Home English News “Government also must be blamed for custodial deaths” – Ramasamy

“Government also must be blamed for custodial deaths” – Ramasamy

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COMMENT BY YB PROF DR P.RAMASAMY, DEPUTY CHIEF MINISTER II, PENANG

It is not the police alone, but the government must be blamed for custodial deaths. Yes, the old and outdated crime busting methods, the belief that persons detained were by definition criminals, that members of the working are more to engage in crime and the myth that working class Indians have propensity for crime could explain why there are so many deaths in custody particularly Indians.

One would expect with education and training, the police force will do away of unprofessional methods in the extraction of information pertaining to those behind crimes.
But it is really unfortunate and tragic that the rough and extreme physical methods in extracting information from the detainees have led to so many deaths in custody.

To date, no policemen involved in the investigation and extraction of information have been charged for causing the deaths of the detainees.

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The unfortunate and tragic deaths of Ganapathy and Sivabalan in the same Gombak police station within a matter of less than month raises questions about whether the police are really have the ability, education and training to engage in professional investigation.

At the end of the day, the police in order to produce quick results and to close criminal cases take the easy way out, in other words, the application of maximum physical pressure to obtain information whether those in custody are innocent or not.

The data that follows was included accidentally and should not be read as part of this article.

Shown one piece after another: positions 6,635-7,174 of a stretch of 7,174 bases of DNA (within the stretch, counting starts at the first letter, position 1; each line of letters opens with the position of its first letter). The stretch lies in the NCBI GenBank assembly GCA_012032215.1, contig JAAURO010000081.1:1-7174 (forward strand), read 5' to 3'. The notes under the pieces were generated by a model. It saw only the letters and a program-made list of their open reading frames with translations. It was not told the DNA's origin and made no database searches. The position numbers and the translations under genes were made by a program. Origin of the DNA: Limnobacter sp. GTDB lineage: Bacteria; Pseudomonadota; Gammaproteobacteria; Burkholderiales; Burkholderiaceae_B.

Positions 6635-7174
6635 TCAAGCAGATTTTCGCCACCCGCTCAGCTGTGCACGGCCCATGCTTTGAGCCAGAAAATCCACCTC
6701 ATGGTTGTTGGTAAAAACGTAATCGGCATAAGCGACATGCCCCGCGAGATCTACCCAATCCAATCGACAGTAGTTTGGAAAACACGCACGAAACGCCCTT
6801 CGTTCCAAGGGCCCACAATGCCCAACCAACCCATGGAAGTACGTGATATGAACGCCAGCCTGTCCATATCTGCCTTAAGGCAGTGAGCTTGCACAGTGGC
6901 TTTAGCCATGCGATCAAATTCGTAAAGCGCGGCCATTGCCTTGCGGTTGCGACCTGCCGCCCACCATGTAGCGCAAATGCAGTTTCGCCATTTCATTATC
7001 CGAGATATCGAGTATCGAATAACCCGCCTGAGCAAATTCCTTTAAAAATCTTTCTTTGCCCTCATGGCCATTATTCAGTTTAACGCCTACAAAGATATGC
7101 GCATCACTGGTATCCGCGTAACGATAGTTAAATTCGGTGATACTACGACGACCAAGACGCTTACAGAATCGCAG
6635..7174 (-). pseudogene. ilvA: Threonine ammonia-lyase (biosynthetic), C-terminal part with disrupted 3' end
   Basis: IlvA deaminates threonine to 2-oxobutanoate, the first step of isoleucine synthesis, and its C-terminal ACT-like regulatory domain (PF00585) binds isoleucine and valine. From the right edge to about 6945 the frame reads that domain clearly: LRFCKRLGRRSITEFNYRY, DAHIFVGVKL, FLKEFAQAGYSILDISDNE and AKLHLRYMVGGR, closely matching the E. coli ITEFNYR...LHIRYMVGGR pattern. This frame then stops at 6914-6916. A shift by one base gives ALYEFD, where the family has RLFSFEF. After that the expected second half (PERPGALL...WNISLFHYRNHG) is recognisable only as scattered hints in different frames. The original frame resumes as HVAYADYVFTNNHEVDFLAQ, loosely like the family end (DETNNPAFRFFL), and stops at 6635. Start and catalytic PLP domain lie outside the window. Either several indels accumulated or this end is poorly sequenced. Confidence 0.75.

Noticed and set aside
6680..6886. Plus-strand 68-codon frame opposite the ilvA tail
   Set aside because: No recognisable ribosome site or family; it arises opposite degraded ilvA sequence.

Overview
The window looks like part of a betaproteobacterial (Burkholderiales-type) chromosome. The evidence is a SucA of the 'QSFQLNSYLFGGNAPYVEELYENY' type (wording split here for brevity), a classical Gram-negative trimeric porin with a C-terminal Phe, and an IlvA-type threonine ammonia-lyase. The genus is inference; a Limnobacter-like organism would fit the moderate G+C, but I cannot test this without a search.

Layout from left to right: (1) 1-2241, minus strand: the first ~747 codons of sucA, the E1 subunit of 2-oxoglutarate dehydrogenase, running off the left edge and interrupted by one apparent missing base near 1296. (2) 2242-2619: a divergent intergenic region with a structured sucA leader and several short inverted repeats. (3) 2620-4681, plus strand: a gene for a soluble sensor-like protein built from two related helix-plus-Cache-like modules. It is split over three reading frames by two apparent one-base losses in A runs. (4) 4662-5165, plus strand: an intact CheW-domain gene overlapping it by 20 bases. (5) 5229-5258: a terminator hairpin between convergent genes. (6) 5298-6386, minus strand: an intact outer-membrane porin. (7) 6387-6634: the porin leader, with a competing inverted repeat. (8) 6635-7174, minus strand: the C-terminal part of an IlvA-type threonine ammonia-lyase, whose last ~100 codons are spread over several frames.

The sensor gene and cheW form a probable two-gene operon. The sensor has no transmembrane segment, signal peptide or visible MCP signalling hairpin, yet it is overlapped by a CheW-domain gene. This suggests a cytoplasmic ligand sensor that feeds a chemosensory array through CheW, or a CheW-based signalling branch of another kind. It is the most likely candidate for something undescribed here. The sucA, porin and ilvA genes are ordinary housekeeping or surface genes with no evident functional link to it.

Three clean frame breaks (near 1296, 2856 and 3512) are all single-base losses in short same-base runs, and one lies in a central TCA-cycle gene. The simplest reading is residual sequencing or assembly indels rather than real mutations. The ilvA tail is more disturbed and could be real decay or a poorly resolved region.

Since there does not exists a body to investigate police misconduct, there is strong belief that the police are untouchable, beyond prosecution. It is this strange sense of impunity that allows the police, not all of them, but some sections to continue their inhuman ways.
The arrival of a new of police national chief, the transfer of district police chiefs and other measures occasionally undertaken hardly impact on improving the police force professionally.

In fact, internal changes within the police force reinforce rather than bring about positive changes.

As I have said, earlier, the unfortunate custodial deaths of Ganapathy and Sivabalan in the Gombak police station are not the first and definitely not going to be the last.
Unless of course, a major responsibility is imposed on the police force, custodial deaths are not going away.

I don’t expect the police force to improve their performance overnight, there will be crimes in the country, some unfortunate persons are going to be arrested and detained for investigation.

Surely, there is good possibility that we might hear of more cases of custodial deaths involving members of the working class.  Once the detainees have met their unfortunate end, the dead will have no tales to tell.

To some extent, the police should be blamed for the custodial deaths. Only a thorough and impartial investigation will reveal as to who were responsible for the deaths of those in custody.

The government of the day, has bigger responsibility in ensuring that deaths in custody are brought to an end.

But however, a government that exists on the basis of extremism in race and religion, is hardly to be expected to give priority to human rights issues in the country.

The matrix of race and religion is too toxic to provide an avenue for discussion and measures to be taken to curb deaths in custody and the other very familiar periodic episodes of shootings of alleged criminals.

With so much opposition to the idea of an Independent Police Misconduct Commission (IPMC), the government seems to be caught in a paralysis.

It is not prepared to implement this much talked about mechanism simply because of the opposition from the police.

The question is: who is going to be next victim of custodial death?